Although disturbing and hard to see, I think that these photos were necessary to get the message across to the public of how severe this incident really was. For a lot of people, seeing is believing…even in a situation as tragic and graphic as this one. Time Magazine captured the horrific scene in a way that got the message across without getting too detailed, and the fact that faces of victims were not included made the photos slightly more respectable to the families of those affected.
Outline of Case:
- James Risen, a New York Times writer, wrote a book in 2006 titled “State of War”, which detailed a C.I.A. mission (Operation Merlin), which was set out to sabotage Iranian research on nuclear weapons by having a Russian scientist sell misleading blueprints.
- The government issued Risen a subpoena, and when they asked him to reveal his sources he refused.
- Judge Brinkema rejected this subpoena against Risen in 2011, but a three-judge panel on the Fourth Circuit reversed this due to the verdict in Branzburg v Hayes…it ordered Risen to follow through with the subpoena but he is still refusing.
- Despite news organizations urging the Supreme Court to hear Risen’s case in order to bring light to this difficult subject, they followed through with their decision to not hear the case on June 2, 2014.
- The key issue in this case is journalistic privilege
What is your overall philosophy on the law related to this case?
Journalistic privilege (also known as a shield law), is a component of any justifiable case, and should be upheld under any and all circumstances. These laws protect reporters from being forced to subpoena or reveal their sources, both of which happened to Mr. Risen. It is not lawfully acceptable for the court to force a reporter to reveal their sources if the information has already been released to the public, as it is a reporter’s duty to provide the public with the truth. Risen was doing his job, and therefore should not be punished, especially to this degree.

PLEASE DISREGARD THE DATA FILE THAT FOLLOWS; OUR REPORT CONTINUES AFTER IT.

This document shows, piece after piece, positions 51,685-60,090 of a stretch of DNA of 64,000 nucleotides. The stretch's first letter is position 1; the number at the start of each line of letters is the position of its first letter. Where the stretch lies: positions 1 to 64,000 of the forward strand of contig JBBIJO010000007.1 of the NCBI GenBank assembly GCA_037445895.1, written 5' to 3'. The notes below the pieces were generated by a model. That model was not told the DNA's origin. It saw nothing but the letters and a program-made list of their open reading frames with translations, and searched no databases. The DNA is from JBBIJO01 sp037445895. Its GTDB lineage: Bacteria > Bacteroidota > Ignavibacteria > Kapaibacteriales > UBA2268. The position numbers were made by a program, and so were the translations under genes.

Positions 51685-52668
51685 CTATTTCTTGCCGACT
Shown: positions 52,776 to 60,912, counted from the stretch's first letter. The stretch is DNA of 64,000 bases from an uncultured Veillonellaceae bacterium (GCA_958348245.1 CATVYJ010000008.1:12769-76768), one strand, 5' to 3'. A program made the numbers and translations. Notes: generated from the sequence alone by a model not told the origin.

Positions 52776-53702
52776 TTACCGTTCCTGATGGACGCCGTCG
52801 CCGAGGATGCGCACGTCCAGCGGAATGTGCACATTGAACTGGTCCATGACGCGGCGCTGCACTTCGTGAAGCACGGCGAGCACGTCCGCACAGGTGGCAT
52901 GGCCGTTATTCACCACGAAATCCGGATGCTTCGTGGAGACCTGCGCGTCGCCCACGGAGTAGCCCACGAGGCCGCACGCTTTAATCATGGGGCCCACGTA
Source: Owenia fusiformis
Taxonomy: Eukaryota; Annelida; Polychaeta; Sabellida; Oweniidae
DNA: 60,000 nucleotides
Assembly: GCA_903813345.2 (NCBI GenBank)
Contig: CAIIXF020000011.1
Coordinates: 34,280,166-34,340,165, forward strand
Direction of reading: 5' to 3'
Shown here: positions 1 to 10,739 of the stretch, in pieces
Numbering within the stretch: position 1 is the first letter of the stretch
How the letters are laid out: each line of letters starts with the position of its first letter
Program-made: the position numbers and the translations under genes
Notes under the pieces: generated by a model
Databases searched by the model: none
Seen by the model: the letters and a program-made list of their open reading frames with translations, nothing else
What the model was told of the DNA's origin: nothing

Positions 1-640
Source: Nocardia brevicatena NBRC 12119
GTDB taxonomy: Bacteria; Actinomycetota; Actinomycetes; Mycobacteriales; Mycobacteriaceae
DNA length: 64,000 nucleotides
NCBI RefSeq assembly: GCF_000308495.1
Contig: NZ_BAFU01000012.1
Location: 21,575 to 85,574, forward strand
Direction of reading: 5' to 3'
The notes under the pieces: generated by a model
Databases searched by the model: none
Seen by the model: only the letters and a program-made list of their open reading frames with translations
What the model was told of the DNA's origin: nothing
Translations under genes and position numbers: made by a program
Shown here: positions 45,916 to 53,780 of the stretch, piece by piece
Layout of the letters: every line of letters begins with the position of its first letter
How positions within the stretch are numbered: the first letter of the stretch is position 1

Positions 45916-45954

Lawyers: What justices will be sympathetic to your side and why?
Scalia for his libertarian viewpoints, and Ginsburg, Breyer, Sotomayor, and Kagan (appointed by Democratic presidents) for their liberal viewpoints and prior support of the first amendment
As James Risen’s attorney, I am dedicated to proving his innocence in this case. Under the First Amendment, Risen is not guilty for refusing to reveal his sources for information revealed in his book, “State of War”. In the United States of America, we pride ourselves on the freedoms that we have been given to us by our founding fathers, and in this book, Risen was journalistically writing using those very freedoms. A journalist’s job is to report on the truth. Risen was upholding his ethical standards when he anonymously used information about a botched C.I.A. Operation, given to him by a source that trusted and confided in him. The fact that he did not reveal his source was his choice, and his choice only. The government has no ground to legally punish him for following through with what his job is as a journalist. I am more than ready to defend Risen in this case, because I am confident we will win.
As one of the lawyers for the James Risen v. United States case, I would say that I could live without the freedom of petition. The other four freedoms (speech, press, religion, and assembly) allow for citizens of the United States to express themselves and their thoughts efficiently. The freedoms of assembly and petition are similar in the sense that they both preface a group of people wanting the government to enact change. However, the freedom of petition falls behind the freedom of assembly in my opinion because petition doesn’t bring as much attention to an issue as using the freedom of assembly does.
For example, if there was a historic building that the government wanted to tear down but the citizens of the town the building was in wanted it to remain standing, there are two different situations that could occur. A piece of paper with 500 signatures on it is definitely more underwhelming than a group of 500 people standing outside said building with signs and posters visibly sharing their opinion.
The freedom of petition is a helpful freedom to have, however if I had to choose, it would be the one that I could live without.
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